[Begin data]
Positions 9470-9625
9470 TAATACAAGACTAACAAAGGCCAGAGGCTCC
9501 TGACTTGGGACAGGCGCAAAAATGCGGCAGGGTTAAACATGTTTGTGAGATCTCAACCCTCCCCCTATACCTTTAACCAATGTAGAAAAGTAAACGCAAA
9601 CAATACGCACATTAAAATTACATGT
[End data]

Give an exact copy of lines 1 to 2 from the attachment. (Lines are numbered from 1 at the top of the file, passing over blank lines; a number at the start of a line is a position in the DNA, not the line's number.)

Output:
Positions 9470-9625
9470 TAATACAAGACTAACAAAGGCCAGAGGCTCC